APP metabolism regulates tau proteostasis in human cerebral cortex neurons.

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Evans, Lewis DB 
Andersson, Therese 
Portelius, Erik 

Accumulation of Aβ peptide fragments of the APP protein and neurofibrillary tangles of the microtubule-associated protein tau are the cellular hallmarks of Alzheimer's disease (AD). To investigate the relationship between APP metabolism and tau protein levels and phosphorylation, we studied human-stem-cell-derived forebrain neurons with genetic forms of AD, all of which increase the release of pathogenic Aβ peptides. We identified marked increases in intracellular tau in genetic forms of AD that either mutated APP or increased its dosage, suggesting that APP metabolism is coupled to changes in tau proteostasis. Manipulating APP metabolism by β-secretase and γ-secretase inhibition, as well as γ-secretase modulation, results in specific increases and decreases in tau protein levels. These data demonstrate that APP metabolism regulates tau proteostasis and suggest that the relationship between APP processing and tau is not mediated solely through extracellular Aβ signaling to neurons.

Alzheimer Disease, Amino Acid Substitution, Amyloid Precursor Protein Secretases, Amyloid beta-Peptides, Amyloid beta-Protein Precursor, Cerebral Cortex, Gene Dosage, Humans, Neurons, Phosphorylation, Signal Transduction, tau Proteins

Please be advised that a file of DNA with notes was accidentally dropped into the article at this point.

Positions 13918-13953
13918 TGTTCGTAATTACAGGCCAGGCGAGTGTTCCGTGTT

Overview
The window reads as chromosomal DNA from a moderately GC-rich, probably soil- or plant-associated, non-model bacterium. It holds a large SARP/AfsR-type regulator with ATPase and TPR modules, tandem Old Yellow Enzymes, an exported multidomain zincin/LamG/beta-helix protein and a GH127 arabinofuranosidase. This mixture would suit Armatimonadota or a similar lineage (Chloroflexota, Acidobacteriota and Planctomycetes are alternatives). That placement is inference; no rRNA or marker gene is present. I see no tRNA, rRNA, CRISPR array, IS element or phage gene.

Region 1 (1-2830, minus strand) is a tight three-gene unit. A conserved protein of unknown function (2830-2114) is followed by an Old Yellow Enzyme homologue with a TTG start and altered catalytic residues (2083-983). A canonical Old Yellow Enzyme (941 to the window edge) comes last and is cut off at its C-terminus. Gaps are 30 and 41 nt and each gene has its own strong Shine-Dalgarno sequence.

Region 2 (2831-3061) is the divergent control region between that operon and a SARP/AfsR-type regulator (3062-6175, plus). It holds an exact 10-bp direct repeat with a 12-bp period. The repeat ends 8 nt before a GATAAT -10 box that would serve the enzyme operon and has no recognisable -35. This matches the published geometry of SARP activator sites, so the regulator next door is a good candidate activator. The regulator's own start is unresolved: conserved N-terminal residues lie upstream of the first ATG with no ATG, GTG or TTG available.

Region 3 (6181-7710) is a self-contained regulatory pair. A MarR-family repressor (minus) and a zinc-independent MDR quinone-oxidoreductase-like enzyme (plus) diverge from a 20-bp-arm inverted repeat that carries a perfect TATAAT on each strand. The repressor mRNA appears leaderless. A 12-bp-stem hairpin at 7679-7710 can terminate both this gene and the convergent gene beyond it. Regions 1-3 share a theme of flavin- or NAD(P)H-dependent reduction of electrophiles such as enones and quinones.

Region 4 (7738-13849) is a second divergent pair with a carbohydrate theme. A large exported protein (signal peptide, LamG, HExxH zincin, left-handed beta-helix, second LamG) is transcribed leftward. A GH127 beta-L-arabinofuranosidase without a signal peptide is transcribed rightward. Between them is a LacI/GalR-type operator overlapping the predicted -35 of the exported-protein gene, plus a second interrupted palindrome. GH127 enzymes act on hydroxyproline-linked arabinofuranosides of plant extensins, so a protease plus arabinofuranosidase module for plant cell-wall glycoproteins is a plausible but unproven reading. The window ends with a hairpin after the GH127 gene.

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European Commission and European Federation of Pharmaceutical Industries and Associations (EFPIA) FP7 Innovative Medicines Initiative (IMI) (115439)
Wellcome Trust (101052/Z/13/Z)
Medical Research Council (MR/L023784/2)
Medical Research Council (MR/L023784/1)
This research was supported by grants from Alzheimer’s Research UK and the Wellcome Trust (to F.J.L.) and core funding to the Gurdon Trust from the Wellcome Trust and Cancer Research UK. N.S. was supported by a Woolf-Fisher Trust (NZ) PhD studentship. H.Z. was supported by the Wolfson Centre at UCL, and the UCLH Dementia BRU provided financial support for the collection of patient materials. F.J.L. is a Wellcome Trust Senior Investigator, K.B. is a Torsten So¨ derberg Academy Professor, and H.Z. is a Wallenberg Academy Fellow.